8. Bring your own DVD’s. Often the TVchannels in the hotel show nothing interesting, while pay TV may be expensive and still not offer what you would like to watch. So I buy some nice movies and series (detectives) in Holland, with subtitles in my own language, that I can watch in my room. Hmmm, cosy! If you don’t mind the movies being in english without subtitles, you can also buy them in your temporary city.
9. Be sure to bring whatever you need to entertain yourself. For me that means that I always bring two laptops (one for my music, as I DJ as well, and one for my pictures), my iPad and my iPhone.
|I DJ in the Netherlands, Singapore, India and wherever I am wherever they want me;-)|
A lot, I know, but with that I can do my photography, blogging, social media, emailing, DJing and whatever I would like.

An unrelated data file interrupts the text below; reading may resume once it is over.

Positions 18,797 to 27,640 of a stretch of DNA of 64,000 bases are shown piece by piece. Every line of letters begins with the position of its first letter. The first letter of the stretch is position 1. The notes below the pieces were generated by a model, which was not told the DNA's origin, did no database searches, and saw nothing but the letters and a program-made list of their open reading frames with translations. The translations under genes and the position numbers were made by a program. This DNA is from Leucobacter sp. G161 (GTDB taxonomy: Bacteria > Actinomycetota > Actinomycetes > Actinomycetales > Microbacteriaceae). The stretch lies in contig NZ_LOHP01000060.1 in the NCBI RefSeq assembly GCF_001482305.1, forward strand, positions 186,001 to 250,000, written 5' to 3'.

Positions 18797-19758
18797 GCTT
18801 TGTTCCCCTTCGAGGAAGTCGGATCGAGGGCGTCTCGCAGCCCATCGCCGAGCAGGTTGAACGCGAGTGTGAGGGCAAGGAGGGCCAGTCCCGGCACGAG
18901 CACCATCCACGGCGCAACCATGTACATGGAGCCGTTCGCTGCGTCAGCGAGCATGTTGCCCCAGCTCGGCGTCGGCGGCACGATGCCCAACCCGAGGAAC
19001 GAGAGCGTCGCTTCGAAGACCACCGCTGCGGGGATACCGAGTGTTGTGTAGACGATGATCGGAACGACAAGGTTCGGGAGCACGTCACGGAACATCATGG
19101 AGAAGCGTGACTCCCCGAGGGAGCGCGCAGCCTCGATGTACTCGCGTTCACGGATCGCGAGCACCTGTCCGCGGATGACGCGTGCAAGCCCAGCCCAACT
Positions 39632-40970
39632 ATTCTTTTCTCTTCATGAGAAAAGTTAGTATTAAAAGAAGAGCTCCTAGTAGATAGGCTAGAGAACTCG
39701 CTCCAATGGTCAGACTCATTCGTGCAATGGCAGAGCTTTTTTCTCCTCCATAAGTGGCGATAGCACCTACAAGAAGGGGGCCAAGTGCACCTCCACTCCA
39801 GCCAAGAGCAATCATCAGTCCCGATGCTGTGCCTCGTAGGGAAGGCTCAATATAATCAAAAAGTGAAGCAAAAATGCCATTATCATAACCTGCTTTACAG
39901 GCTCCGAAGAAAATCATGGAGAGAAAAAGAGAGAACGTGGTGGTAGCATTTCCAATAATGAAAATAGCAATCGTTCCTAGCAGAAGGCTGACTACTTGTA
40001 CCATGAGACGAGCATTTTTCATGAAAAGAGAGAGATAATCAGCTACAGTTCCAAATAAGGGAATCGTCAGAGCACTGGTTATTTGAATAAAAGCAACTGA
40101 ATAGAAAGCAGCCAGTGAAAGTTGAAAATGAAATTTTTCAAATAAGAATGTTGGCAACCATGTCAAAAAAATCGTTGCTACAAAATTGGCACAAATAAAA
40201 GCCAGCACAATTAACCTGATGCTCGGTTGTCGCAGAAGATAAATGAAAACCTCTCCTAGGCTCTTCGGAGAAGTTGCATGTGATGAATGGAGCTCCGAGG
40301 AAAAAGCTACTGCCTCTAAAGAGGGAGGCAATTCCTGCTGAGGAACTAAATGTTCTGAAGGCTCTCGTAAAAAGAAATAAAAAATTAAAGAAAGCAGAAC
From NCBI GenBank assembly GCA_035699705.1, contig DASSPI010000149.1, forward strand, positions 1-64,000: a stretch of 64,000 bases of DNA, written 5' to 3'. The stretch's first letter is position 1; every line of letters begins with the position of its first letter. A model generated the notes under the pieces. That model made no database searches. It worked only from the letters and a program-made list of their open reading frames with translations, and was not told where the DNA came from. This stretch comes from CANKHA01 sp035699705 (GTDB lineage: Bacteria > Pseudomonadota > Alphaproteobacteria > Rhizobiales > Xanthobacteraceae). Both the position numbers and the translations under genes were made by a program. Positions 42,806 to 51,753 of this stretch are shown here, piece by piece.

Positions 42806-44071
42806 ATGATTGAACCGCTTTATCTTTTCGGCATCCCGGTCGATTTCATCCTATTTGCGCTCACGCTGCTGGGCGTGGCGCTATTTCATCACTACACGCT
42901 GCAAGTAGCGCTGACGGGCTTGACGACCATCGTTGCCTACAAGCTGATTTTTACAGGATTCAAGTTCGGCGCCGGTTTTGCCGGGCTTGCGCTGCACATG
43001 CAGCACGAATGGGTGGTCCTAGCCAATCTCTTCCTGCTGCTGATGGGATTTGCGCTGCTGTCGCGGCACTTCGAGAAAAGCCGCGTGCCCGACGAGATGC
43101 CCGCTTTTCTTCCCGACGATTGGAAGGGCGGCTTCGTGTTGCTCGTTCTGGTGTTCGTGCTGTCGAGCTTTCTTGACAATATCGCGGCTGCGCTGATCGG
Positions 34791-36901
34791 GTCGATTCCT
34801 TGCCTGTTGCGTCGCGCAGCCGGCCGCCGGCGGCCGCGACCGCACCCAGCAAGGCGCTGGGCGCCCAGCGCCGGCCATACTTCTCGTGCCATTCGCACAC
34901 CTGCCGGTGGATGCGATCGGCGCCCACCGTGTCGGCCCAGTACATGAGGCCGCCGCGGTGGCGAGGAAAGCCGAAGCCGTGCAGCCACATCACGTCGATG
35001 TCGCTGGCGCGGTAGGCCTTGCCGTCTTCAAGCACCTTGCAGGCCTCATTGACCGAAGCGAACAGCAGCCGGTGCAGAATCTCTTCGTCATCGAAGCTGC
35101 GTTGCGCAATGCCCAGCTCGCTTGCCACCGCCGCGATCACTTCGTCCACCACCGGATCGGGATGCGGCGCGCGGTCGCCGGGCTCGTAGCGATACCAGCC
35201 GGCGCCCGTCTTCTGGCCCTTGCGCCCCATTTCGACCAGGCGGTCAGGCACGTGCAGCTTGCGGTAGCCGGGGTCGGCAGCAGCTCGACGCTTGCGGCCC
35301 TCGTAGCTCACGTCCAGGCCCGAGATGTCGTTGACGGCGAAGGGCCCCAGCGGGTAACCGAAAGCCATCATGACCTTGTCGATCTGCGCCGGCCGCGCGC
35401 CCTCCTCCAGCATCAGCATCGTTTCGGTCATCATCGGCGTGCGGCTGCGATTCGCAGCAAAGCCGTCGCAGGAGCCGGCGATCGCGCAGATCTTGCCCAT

|Many things I can do wherever whenever, thanks to the modern media: writing articles for La Cadena, the Dutch tango magazine….|
|…and blogging for NotaTourist, a Singaporean website where I am one of the writers….|
Never a dull moment, this way. I also always bring a pair of tangoshoes so that I can go dancing.
|My tango shoes adorned with Heels Diva shoe accessories from my best friend in Singapore.|
10. Bring your loved one along! In my case it is usually the other way around: my husband is sent somewhere for his work and I come along. Not everybody has a spouse, but I am blessed with a great guy! Even though he is working a lot, also in the evenings and weekends, he will come back to the hotel at one point. This means the world to me. Knowing that he is ‘around’ helps me to do my own thing and to cope with being alone most of the time.
|At the beach in Phuket.|
|Rooftop bar Mumbai|
|Taj Mahal, Agra.|